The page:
Continuing my series of revisits to my Pacific blogs of 2007, the attempt that ultimately ended in humiliation and failure… why am I doing this to myself?! Here we are on Day 5, just 6 days away from disaster.

Day 5: Sid the Sea Anchor Makes His Debut

Roz Savage
16 Aug 2007, The Brocade

I tried to take a photo of my back, but it was too difficult, so here is a photo of something much nicer – tonight’s sunset

Ever since I set out I have been rowing against the wind – and ocean rowboats are not designed to do this. They are bulky and present a lot of wind resistance. But luckily the winds have been light so I have been able to make headway. But today the conditions started to get slightly more challenging. The wind was coming straight out of the south – the direction I am trying to go in order to get into the helpful tradewinds.

[Comment: of course I plan my routes to work WITH the prevailing wind, but “prevailing” only means that they are being helpful about 90% of the time. The rest of the time they could be blowing me sideways, or even backwards. And that’s when motivation gets a bit more challenging.]

As well as the wind getting stronger, the swells were also getting larger, making it difficult to get both oars in the water at the same time. It’s tougher – both mentally and physically – rowing across these lumps and bumps than on smooth water. I don’t mind rough conditions when they are carrying me in the right direction, but when they are against me I find it harder to maintain my zen calm and towards the end of the day was getting distinctly grumpy.

Eventually I’d had enough and decided to debut my new sea anchor, Sid the Second, made by Para Anchors of Australia. (Sid the First had to be given his liberty just 2 days from Antigua on my last row – see Part 3 of my Atlantic video). A sea anchor is a large parachute on a long rope that is attached to the bows of my boat, and stops me from being blown too far backwards. I’ve put Sid out to preserve those hard-won miles while I get some rest.

[The loss of Sid the Sea Anchor Mark 1 still fills me with shame. I had no choice – without the tripline I couldn’t collapse the anchor and it was dragging me away from Antigua, but I absolutely hate to think of Sid rolling around the oceans, possibly entangling wildlife and other pieces of flotsam and jetsam. Mea culpa!]

The old body is bearing up pretty well so far, with no evidence yet of the shoulder problems that plagued me on the Atlantic. The only physical damage so far is a nasty case of sunburn. I have been religiously applying my Green People sun cream every day – although despite my best contortions I have not managed to find a way to reach that awkward bit in the middle of my back – the one big downside to being a solo rower.

[Funny – I was raving about Green People sun cream just the other day, in conversation with Nick Rees. He and his crewmate Ed will be rowing the Atlantic this December in aid of Breakthrough Breast Cancer, Nick’s wife being a survivor. I highly recommended they use Green People’s sun lotion, as they’ll be absorbing gallons of the stuff (and/or washing it off into the ocean) and we don’t need any more non-organic lotions on our bodies or in our oceans.]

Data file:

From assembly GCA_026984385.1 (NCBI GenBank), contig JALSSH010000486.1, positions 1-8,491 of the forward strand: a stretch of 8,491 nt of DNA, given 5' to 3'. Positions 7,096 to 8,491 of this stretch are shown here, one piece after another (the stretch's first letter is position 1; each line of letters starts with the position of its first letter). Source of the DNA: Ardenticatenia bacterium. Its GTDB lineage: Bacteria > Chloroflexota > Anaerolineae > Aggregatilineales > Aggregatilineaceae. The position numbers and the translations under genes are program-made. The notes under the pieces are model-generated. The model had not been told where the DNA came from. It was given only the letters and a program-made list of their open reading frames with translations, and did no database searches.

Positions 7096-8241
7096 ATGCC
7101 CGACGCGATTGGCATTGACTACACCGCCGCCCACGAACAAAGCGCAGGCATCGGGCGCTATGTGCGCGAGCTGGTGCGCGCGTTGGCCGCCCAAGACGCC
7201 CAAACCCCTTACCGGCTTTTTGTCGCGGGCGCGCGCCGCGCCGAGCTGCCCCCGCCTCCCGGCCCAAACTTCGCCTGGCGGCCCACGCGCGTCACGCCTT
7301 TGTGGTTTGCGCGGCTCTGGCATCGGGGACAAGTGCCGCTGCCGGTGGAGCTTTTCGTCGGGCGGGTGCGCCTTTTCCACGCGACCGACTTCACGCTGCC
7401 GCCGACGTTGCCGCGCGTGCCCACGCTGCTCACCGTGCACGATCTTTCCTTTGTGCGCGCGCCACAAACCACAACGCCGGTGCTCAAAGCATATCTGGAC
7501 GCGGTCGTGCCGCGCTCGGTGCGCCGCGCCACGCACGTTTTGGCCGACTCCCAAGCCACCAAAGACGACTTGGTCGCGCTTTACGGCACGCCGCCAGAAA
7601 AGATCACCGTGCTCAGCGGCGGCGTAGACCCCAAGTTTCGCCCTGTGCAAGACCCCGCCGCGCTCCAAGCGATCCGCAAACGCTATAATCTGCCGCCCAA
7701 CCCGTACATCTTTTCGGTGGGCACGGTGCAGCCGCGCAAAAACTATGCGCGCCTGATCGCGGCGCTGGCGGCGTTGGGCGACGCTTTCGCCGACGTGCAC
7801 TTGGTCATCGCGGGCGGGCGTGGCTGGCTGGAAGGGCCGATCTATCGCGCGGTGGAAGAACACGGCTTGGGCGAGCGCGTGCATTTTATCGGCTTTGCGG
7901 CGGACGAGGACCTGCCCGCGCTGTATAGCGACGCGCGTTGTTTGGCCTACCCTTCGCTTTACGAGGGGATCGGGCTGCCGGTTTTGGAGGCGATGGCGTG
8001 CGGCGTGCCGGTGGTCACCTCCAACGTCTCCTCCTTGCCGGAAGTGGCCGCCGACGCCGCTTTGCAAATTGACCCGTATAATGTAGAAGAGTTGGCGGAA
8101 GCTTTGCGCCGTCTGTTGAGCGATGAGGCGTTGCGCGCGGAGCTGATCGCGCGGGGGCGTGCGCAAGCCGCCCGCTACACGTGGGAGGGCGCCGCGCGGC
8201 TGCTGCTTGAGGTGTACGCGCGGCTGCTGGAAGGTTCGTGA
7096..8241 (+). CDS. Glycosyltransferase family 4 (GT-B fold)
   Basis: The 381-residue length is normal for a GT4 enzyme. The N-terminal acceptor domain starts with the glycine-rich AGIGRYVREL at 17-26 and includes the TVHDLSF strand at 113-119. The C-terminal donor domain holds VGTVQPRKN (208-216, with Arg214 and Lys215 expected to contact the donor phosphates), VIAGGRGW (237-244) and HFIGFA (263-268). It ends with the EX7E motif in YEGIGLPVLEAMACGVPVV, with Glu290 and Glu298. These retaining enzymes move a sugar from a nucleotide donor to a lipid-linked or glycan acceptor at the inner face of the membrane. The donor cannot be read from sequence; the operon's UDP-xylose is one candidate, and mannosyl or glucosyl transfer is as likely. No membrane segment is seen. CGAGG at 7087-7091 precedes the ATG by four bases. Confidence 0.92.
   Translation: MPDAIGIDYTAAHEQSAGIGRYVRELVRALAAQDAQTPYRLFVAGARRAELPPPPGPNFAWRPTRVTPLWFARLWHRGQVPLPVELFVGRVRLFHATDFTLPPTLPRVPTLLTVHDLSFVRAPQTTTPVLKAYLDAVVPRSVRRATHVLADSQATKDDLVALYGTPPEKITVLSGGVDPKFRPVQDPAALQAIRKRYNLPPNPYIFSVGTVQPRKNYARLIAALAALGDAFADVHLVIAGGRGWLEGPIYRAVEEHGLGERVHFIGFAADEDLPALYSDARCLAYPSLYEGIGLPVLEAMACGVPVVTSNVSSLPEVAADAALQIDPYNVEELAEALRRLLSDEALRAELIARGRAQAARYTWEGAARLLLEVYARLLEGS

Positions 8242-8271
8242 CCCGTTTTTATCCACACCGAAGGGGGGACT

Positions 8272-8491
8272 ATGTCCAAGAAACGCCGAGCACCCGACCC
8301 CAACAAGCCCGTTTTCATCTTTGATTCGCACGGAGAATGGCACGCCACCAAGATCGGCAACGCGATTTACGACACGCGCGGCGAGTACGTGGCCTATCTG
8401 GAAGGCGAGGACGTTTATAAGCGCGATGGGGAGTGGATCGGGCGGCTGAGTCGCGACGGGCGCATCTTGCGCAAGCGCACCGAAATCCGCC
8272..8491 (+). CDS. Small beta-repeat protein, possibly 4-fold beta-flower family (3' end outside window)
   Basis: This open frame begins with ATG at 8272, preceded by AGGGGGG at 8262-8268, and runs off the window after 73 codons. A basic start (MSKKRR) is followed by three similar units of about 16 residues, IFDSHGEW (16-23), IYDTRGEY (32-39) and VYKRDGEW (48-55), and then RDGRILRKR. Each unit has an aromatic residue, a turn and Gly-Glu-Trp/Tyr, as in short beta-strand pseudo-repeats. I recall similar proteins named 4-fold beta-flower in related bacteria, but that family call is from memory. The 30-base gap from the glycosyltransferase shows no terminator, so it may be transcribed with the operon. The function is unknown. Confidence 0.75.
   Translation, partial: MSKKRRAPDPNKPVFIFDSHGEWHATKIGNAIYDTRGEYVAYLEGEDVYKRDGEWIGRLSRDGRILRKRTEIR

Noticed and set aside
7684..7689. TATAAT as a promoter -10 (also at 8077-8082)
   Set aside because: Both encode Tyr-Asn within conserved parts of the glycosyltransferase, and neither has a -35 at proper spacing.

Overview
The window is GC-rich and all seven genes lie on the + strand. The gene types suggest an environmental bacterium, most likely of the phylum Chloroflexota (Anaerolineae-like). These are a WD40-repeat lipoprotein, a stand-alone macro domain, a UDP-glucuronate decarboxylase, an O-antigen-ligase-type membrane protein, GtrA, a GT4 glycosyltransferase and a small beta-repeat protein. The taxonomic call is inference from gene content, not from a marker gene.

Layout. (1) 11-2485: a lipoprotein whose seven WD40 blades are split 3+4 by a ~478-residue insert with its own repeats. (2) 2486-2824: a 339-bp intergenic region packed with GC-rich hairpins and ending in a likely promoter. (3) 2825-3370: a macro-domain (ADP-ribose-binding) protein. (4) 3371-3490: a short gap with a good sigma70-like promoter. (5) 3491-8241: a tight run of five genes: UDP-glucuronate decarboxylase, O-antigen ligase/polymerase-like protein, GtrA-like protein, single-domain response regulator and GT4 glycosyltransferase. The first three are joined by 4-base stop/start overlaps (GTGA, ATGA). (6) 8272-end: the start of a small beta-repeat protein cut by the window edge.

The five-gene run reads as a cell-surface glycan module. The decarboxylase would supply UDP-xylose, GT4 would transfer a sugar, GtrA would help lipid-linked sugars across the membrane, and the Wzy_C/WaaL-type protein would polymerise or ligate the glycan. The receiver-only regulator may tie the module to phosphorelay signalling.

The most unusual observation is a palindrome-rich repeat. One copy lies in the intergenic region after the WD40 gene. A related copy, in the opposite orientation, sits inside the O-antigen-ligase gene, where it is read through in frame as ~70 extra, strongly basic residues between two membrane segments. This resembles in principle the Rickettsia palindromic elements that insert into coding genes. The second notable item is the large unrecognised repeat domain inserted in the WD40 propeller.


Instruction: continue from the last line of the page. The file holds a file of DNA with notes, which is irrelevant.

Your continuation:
There was just one day that I left it late to apply the sun cream, and that was Day One – I was fooled by the fog cover that day into underestimating the strength of the sun. I know for sure that it happened then because that was the only day that I wore clothing, and the outline of a Y-back sports bra now indelibly imprinted on my back is a telltale clue. Everywhere but the Y, my poor red English skin is now erupting into very unattractive bubbles, that will shortly even more unattractively peel off in huge swaths. I look some kind of hideous warty monster. I hope to look more like a human, and less like the creature from the black lagoon, by the time I reach Hawaii.

[Attractive! :-]

P.S. Some good news – I have now officially crossed the Line of Death, aka the Line of Rainbows and Happiness (depending on your point of view or liking for dramatic hyperbole) and am now very unlikely to be swept ashore by winds or currents. I am past the point of no (involuntary) return.

[How wrong I was!]

Featured photo: TV presenter Phil Keoghan tries out the Brocade on San Francisco Bay before my 2007 departure.

Other Stuff:
End of a day at Henley Royal Regatta
Yesterday I went to Henley Royal Regatta to watch the rowing. Well, okay, to be strictly truthful I would have to say that I went to drink Pimm’s, natter with old friends, and occasionally glance over at the rowing. I had to miss far too many Henleys while I was mucking around on oceans, so I really appreciated being there. Even better, the sun shone!

Henley remains one of my favourite events in the English summer calendar – quintessentially English, done the way it has been done for over 150 years, and mobile phones banned from the Stewards’ Enclosure – how civilised! A big hello to all the friends we bumped into yesterday – thanks for making it such a memorable day, and good luck to all the crews who are still hoping to make it through to the finals on Sunday.

Tomorrow night I’m off to a rather different English summer event – the Summer Stampede at Queen Elizabeth Olympic Park. The wildly popular and awesome Mumford & Sons are being incredibly kind in supporting my partner’s charity, the Plastic Oceans Foundation, so we’ve been granted concert tickets, backstage passes, and invitations to the after-concert party. Woohoo! #perkofthejob! 🙂

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